(1) He declares by another twofold similitude, that which he said before concerning the keeper and schoolmaster. For, he says, the Law (that is, the whole government of God's house according to the Law) was as it were a tutor or overseer appointed for a time. And when that protection and overseeing which was but for a time is ended, we would at length come to be at our own liberty, and would live as children, and not as servants. Moreover, he shows along the way, that the governance of the Law was as it were the basics, and as certain principles, in comparison with the doctrine of the Gospel.
(a) This is added because he that is always under a tutor or governor may hardly be considered a freeman.
(b) The Law is called elements, because by the Law God instructed his Church as it were by elements, and afterward poured out his Holy Spirit most plentifully in the time of the Gospel.
(2) He utters and declares many things at once, that is, that this tutorship was ended at his time, in order that curious men may stop asking why the schoolmastership lasted so long. And moreover, that we are not sons by nature, but by adoption, and that in the Son of God, who therefore took upon him our flesh, that we might be made his brethren.
(c) The time is said to be full when all parts of it are past and ended, and therefore Christ could not have come either sooner or later.
(d) He calls Mary a woman in respect of the sex, and not as the word is used in a contrary sense to a virgin, for she remained a virgin still.
(e) The adoption of the sons of God is from everlasting, but is revealed and shown in the time appointed for it.
(3) He shows that we are free and set at liberty in such a way that in the meantime we must be governed by the Spirit of Christ, who while reigning in our hearts, may teach us the true service of the Father. But this is not to serve, but rather to enjoy true liberty, as it is fitting for sons and heirs.
(f) By that which follows he gathers that which went before: for if we have his Spirit, we are his sons, and if we are his sons, then we are free.
(g) The Holy Spirit, who is both of the Father, and of the Son. But there is a special reason why he is called the Spirit of the Son, that is, because the Holy Spirit seals up our adoption in Christ, and gives us a full assurance of it.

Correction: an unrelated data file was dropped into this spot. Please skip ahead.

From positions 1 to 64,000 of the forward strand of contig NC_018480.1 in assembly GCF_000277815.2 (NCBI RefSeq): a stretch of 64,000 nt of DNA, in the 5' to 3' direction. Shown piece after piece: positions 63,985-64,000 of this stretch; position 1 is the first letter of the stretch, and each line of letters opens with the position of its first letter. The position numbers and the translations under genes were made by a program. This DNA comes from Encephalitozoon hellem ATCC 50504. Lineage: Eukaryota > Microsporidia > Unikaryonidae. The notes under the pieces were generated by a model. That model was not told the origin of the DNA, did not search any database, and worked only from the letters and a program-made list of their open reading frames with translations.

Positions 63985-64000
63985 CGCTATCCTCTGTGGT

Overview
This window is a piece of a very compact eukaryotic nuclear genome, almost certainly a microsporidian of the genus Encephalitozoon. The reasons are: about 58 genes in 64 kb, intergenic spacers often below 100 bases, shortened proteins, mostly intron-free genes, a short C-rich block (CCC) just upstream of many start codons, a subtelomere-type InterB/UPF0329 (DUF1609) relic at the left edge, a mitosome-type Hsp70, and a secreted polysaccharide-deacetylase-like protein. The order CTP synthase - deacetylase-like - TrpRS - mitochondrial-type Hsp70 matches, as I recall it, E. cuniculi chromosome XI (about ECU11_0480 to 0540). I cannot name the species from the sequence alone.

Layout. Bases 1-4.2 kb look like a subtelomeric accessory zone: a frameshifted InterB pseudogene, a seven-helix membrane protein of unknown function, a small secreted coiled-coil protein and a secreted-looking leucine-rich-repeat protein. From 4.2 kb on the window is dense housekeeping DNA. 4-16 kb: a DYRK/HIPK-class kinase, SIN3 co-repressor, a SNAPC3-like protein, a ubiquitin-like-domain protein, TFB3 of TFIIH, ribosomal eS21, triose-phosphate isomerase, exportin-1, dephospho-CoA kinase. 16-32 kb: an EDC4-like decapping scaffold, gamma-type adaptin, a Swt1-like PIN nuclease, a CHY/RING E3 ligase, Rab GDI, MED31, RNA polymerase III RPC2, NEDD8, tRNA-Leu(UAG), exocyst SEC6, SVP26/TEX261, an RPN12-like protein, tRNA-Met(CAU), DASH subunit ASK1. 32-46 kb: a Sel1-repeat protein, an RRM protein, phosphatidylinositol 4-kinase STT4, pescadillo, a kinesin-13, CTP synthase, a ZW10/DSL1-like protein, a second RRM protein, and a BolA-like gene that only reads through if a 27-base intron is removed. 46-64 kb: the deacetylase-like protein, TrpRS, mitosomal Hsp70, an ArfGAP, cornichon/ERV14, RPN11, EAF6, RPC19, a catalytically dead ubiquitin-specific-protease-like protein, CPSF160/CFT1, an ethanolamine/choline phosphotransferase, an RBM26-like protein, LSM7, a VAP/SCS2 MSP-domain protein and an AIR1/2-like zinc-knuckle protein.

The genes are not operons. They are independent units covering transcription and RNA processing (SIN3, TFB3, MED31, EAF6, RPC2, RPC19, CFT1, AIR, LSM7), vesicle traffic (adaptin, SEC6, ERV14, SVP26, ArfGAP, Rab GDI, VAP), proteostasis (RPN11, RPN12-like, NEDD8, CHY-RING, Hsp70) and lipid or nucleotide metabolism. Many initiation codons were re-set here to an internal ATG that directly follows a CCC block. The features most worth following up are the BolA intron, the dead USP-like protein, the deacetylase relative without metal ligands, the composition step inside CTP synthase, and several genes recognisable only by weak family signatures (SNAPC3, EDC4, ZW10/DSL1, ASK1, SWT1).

(h) The word "servant" is not taken here for one that lives in sin, which is appropriate for the unfaithful, but for one that is yet under the ceremonies of the Law, which is proper to the Jews.
(i) Partaker of his blessings.
(4) He applies the former doctrine to the Galatians, with a special rebuke: for in comparison with them, the Jews might have pretended some excuse as men that were born and brought up in that service of the Law. But seeing that the Galatians were taken and called out of idolatry to Christian liberty, what pretence might they have to go back to those impotent and beggarly elements?
(k) They are called impotent and beggarly ceremonies, being considered apart by themselves without Christ: and again, by that means they gave good testimony that they were beggars in Christ, for when men fall back from Christ to ceremonies, it is nothing else but to cast away riches and to follow beggary.
(l) By going backward.
(5) He moderates and qualifies those things in which he might have seemed to have spoken somewhat sharply, very skilfully and divinely declaring his good will toward them in such a way, that the Galatians could not but either be utterly hopeless when they read these things, or acknowledge their own lack of steadfastness with tears, and desire pardon.
(m) Many afflictions.
(n) Those daily troubles with which the Lord tried me among you.
(o) For the sake of my ministry.
(p) What a talk was there abroad in the world among men, how happy you were when you received the gospel?